On Breech, F.N.A. MEXICO 1918 - Left side of receiver, Fusil ''Mexico'' 7m/m Mod.B Pat. 17183 - Left side of stock FNA MEXICO. This is a swivel breech repeater with side loaded magazine. Barrel and locking lugs swivel clockwise and move forward to extract and eject, move rearward and swivel counter clockwise to cock and lock. Also has ''take down'' ability. Was gun experimental or for ord. field trials ? Pictures available, e-mail

Dick- It appears that this is a “pull apart repeater” designed by Rafael Mendoza, a brilliant Mexican firearms designer. The act of partial disassembly allows movement of the butt and barrel sections to load a round from the box magazine. This has been described as sort of a “reverse pump action” concept. About all we could find on this can be seen at 0 Hope that helps. John Spangler

# 14279 - Tanfoglio 380
Mike Fond du Lac, WI

Tanfoglio - Gardone V. T. - GT 380 Cal - .380 - ? - Stainless Steel - T46298 -

Recently my brother-in-law picked up this pistol from a guy that owed him some money. He wants to shoot it at my local sportsmen club. Any information you can give me would be greatly appreciated. Value?? Thanks

Mike, Pistols Of The World indicates that Tanfoglio Gardone started business in the late 1940s or 1950s. The company is said to have a confusing history. It is now run by the founder's sons as Fabbrica d'Armi Guiseppe Tanfoglio (a name used since 1958), in conjunction with Fabbrica d'Armi Fratelli Tanfoglio SpA (dating from 1980). Guiseppe Tanfoglio marks appear on commercial pistols; Fratelli Tanfoglio makes the military weapons.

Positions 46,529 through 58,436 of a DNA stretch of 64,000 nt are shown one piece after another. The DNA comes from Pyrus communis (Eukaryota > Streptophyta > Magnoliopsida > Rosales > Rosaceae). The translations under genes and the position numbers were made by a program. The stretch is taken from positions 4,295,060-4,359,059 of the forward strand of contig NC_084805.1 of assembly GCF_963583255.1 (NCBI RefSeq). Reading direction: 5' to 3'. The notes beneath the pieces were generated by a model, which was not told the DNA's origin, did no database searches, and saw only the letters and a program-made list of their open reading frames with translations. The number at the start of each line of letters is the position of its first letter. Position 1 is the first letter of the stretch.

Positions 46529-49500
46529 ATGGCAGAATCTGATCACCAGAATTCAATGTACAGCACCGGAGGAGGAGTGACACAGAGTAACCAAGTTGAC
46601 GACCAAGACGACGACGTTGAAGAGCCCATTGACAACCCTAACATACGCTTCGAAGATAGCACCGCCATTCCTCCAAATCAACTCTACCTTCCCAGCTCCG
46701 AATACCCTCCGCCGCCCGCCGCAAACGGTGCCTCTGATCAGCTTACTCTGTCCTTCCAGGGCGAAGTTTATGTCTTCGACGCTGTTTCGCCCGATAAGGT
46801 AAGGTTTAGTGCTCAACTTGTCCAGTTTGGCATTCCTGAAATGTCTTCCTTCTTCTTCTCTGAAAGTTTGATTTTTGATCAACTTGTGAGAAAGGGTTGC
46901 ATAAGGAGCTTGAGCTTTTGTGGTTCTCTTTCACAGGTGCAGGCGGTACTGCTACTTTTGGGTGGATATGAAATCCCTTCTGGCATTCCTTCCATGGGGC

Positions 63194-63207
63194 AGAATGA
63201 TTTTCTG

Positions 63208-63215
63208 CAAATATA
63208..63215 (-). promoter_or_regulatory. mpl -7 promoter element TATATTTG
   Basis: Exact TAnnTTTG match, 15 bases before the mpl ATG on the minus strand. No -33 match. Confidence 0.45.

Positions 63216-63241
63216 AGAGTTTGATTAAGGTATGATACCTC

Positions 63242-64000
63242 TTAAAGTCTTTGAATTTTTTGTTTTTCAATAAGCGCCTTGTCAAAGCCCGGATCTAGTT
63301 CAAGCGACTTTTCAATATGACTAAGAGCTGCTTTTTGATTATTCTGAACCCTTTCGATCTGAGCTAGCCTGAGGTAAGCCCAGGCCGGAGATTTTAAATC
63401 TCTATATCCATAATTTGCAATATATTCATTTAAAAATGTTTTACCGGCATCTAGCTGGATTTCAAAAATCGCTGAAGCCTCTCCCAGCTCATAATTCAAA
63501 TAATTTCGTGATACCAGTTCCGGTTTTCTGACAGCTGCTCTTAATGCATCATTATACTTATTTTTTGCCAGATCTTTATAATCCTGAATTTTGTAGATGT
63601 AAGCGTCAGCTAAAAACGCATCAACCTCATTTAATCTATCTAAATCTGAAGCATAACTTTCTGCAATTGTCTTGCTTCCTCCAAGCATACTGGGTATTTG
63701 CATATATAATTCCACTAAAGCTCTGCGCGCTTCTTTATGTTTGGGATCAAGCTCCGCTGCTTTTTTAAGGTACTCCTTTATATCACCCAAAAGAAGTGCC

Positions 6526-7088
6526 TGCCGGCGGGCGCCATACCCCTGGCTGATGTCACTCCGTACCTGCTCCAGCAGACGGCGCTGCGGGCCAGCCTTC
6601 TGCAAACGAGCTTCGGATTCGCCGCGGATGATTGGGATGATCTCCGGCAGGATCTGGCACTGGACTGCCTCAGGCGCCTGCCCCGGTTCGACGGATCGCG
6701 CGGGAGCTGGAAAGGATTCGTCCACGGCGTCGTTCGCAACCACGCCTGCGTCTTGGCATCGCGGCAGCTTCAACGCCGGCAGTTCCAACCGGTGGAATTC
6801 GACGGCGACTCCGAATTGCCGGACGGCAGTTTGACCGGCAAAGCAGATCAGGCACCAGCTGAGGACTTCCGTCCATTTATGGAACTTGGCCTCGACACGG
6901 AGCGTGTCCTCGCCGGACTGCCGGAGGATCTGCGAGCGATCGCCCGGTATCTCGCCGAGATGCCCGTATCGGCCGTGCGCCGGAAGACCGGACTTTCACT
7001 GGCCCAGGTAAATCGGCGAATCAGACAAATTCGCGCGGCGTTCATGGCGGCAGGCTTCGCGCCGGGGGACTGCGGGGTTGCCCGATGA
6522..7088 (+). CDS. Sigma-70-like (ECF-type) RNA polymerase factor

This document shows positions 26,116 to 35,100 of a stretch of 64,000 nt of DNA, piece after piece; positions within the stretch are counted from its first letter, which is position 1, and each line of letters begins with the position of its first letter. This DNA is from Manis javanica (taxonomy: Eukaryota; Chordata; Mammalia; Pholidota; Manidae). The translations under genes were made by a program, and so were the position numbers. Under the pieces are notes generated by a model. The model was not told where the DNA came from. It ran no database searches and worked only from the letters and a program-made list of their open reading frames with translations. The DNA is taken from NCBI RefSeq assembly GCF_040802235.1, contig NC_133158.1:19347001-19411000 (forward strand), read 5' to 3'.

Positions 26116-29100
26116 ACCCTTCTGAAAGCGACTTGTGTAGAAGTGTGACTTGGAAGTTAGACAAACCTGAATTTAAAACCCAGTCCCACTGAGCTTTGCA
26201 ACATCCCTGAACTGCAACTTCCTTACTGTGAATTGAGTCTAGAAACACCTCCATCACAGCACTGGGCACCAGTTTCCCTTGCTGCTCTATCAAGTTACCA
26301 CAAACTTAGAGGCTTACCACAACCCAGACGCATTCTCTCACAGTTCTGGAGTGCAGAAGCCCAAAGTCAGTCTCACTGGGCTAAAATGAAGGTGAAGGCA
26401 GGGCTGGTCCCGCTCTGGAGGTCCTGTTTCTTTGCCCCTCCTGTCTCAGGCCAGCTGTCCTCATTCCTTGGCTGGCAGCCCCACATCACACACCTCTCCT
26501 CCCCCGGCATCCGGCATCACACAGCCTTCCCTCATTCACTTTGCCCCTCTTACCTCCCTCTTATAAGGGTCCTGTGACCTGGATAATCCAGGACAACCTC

The GT-380 is supposed to be a scaled down variation of the larger TA-90 which is a CZ-75 copy military-style pistol chambered in 9mm Parabellum.

I was unable to find any values for the GT-380 in my blue book, but I if I had to guess, I would say that $200 would be a fair price. Marc

# 14170 - Winchester M1885 Single Shot .22 Training Rifle

Winchester - ? - .22 Long Rifle - 27 1/2'' - Blue - 108783 -

Pat. Oct. 7th 79this is right behind hammer, on barrel is ''Manufactured by the Winchester Repeating Arms Co. New Haven, Conn.U.S.A. Patented 7.79. May 28.07 I was told that this was used by the National Guard at one time. Having the weight of a real rifle and the economy of shooting 22`s. Like to learn Model and history. It is a single shot lever action with a rolling block. Can be broken down into 2 main parts with a slide button underneath. Has pop-up rear sights for long yardage and wind adjustment. Thank you for your time looking into this Will Hall